• Ways should be explored to make the process inter-generational, and discussions should be held with other faith communities along the way.
  • Various methodologies were suggested to achieve this. The General Secretary could circulate a study paper highlighting trends and problems, and asking churches and national and regional ecumenical bodies to place it on their agendas for discussion. Teams composed of members of the Commission and staff could take opportunities of meetings or assemblies of these bodies, or of interregional gatherings, to interpret these concerns and see to what extent there is complementarity among the regions on the issues.
  • Reference groups of the Commission should pursue these questions in the areas of their advisory work on program.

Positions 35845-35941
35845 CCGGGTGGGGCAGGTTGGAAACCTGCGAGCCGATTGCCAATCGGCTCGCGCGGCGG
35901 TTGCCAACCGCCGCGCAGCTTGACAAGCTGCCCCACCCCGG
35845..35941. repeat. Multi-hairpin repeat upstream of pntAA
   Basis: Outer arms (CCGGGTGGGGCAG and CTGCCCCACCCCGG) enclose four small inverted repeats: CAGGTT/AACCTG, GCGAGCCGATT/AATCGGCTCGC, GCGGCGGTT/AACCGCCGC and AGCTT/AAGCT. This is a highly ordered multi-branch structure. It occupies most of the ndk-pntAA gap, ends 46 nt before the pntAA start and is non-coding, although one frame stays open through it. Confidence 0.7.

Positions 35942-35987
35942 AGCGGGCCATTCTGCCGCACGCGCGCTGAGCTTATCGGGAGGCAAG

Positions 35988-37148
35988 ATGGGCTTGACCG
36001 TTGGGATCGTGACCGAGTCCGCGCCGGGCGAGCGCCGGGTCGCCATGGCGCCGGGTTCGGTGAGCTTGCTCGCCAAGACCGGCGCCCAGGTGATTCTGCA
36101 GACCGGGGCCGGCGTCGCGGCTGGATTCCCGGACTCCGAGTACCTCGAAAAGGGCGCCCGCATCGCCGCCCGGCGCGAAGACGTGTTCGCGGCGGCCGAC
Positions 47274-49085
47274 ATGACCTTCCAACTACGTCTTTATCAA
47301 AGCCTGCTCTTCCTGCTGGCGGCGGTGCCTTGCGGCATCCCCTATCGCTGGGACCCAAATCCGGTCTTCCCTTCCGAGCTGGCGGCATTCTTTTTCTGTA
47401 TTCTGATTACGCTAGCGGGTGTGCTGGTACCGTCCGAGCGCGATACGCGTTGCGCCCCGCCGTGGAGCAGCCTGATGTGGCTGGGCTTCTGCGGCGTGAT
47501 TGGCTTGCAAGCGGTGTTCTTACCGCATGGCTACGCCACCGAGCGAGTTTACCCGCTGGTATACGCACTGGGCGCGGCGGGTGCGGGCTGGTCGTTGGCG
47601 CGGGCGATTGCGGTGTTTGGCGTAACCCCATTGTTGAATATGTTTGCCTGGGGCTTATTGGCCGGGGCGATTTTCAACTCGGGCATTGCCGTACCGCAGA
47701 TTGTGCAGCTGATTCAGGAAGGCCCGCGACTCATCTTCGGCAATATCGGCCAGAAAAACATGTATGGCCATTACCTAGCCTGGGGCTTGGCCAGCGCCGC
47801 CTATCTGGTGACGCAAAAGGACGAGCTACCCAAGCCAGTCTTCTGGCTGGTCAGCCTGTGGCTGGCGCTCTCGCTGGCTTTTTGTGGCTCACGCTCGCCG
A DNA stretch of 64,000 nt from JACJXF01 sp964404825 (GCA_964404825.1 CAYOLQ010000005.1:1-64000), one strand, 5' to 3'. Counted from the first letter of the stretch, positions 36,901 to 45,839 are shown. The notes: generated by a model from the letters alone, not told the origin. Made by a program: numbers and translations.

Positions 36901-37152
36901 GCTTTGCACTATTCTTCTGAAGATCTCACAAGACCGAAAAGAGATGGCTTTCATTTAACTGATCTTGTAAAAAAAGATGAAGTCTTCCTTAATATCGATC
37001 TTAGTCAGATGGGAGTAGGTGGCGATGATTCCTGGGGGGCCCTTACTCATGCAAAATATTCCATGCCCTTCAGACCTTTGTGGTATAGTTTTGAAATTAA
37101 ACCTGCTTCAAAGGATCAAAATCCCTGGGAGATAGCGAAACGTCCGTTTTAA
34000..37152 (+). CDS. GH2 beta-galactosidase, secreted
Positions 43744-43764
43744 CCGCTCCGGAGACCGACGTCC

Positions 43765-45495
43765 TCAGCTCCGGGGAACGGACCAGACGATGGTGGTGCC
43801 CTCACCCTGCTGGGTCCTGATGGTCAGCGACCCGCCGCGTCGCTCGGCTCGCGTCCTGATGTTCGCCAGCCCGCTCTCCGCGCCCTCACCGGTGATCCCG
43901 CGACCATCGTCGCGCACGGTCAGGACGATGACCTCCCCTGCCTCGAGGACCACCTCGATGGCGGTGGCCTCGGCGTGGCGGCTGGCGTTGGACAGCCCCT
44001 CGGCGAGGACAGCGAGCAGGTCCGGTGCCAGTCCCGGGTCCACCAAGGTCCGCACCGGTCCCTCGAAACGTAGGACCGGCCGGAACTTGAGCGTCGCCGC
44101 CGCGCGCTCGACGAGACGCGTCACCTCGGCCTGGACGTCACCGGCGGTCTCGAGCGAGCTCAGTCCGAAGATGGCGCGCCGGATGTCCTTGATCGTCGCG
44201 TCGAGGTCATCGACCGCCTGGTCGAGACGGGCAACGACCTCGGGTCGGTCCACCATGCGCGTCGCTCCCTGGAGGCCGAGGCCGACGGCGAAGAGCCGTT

• A small consultation including Commissioners and other experts to work out a detailed agenda and to shape the agenda and the methodology of such a process.

Some cautions were expressed:

  • This process should not lead to a further restructuring of the WCC's program or of the place of International Relations within it. The current structure provides an adequate framework for pursuing these concerns and no more time, energy or resources should be devoted to restructuring.
  • To have the required impact, the process should be engaged soon and be of such a character as to dramatize the impact of present trends on peoples' lives, the churches and international institutions. The interactive use of the Internet would be an essential element of the process.